DENVER - A top prosecutor in the Denver District Attorney's Office remains warm and hopeful, despite spending much of her career overseeing cases of child abuse, domestic violence, sexual assault and human trafficking.
In a letter Leora Joseph wrote to her 18-year-old self, the senior chief deputy district attorney touches on the importance of small acts of kindness and her relationships with friends and family.
As many other families celebrate graduations, Joseph’s advice could be useful for many other young adults.
Here's Leora Joseph's letter to her 18-year-old self
Wow! Congratulations. You’ve come so far. Remember this moment of accomplishment, feel strong and feel proud.
Those same skills that brought you to today will continue to serve you in what will become a great life.
Dream big. Plan to change the world and do something every day to make that happen.
But don’t forget the small things. Sometimes a smile, asking someone how they are – it’s those small acts of kindness that really do change the world.
Look at your friends. Hold onto them. You made it through high school together. You will go on different paths, but in this moment and everything leading up to today, you’re united. And nothing’s going to change that. Not anything.
Love your friends. But don’t get lost in them. Learn from them. Learn from everyone.
Listen. Listen all around you. But find your voice.
Speak out when it matters and stay true to yourself.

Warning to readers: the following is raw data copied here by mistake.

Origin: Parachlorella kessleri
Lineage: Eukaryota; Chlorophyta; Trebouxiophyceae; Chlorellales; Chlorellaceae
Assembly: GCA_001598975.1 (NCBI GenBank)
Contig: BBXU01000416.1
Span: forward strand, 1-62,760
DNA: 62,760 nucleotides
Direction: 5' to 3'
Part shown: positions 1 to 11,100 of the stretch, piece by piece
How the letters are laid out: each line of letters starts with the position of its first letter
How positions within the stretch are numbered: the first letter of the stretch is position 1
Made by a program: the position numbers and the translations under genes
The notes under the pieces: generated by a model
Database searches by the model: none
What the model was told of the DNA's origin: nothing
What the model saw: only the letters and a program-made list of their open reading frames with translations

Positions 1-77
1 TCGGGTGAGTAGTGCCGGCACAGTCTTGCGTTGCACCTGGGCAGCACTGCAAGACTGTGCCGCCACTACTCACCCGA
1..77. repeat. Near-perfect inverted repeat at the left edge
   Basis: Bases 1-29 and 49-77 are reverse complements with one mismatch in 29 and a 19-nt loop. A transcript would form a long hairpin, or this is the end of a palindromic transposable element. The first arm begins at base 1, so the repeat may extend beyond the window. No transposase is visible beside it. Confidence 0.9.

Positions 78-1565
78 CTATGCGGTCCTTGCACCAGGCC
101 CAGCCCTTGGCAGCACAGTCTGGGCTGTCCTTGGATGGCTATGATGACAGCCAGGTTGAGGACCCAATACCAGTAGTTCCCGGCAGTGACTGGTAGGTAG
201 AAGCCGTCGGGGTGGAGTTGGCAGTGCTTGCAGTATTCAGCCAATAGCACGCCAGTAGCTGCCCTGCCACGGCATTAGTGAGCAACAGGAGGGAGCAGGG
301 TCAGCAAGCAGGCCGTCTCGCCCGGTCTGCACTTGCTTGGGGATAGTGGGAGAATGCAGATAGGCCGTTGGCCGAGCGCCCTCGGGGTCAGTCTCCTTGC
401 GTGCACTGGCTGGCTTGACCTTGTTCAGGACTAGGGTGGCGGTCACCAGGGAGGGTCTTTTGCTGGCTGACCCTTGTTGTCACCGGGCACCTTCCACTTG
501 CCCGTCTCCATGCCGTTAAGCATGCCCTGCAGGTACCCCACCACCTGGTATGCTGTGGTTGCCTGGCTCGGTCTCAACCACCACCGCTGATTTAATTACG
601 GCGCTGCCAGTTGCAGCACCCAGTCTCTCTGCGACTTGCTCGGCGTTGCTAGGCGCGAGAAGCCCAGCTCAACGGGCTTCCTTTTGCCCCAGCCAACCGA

When a tree falls in the woods, it matters, even if no one hears it. It matters to that tree. It matters to that forest.
It’s okay to care about things that you think no one else cares about.
Love your body. Don’t be ashamed of it. Take care of it.
Chocolate ice cream, hot bubble baths cure many, many ills.
And don’t be afraid to ask for help. Everybody needs help. And sometimes, people like when you ask them for help.
Mom and dad, all the fights about making beds in the morning, the parties you didn’t let me go to, the clothing you didn’t let me wear – I get it now. You were my biggest protectors, my biggest cheerleaders. You’ve given me everything. I hope I can make you proud.
Before Joseph joined the Denver District Attorney’s Office, she was in charge of the special victims unit, the domestic violence unit, the human trafficking unit, and the elder abuse unit for the 18th Judicial District under George Brauchler.
“One thing that has always amazed me about working with victims of sexual assault is the resilience,” Joseph said. “That ability to believe, to go on, to fight, to stand up for what true and right, to be strong in your convictions – it’s inspiring.”
Before moving to Colorado in 2012, Joseph worked for the District Attorney in Boston. There she ran the child protection team in the family and sexual assault unit.
As a line prosecutor, Joseph worked with many victims of sexual abuse at the hands of Catholic priests. Many of those cases were featured in the film “Spotlight.”
Joseph is the daughter of a Jewish Orthodox Rabbi. “Because faith is important to me and how I was raised, I understood how devastating the church crisis was to communities in Boston,” Joseph said. “It’s really hard to find faith. And what’s amazing is people do… when all else seems like it, it’s broken.”
Joseph has spoken and taught at Harvard Law School and Boston University’s School of Social Work. “I’ve been honored to serve the public,” Joseph said. “The call to service is something that, when you have it, it doesn’t go away. It’s something that stays with you and continues to motivate you and inspire you.”
However, Joseph says she is most proud of having three amazing children and a great husband. “And those are my real accomplishments,” Joseph said. “At the end of the day, they help me with what’s important.”
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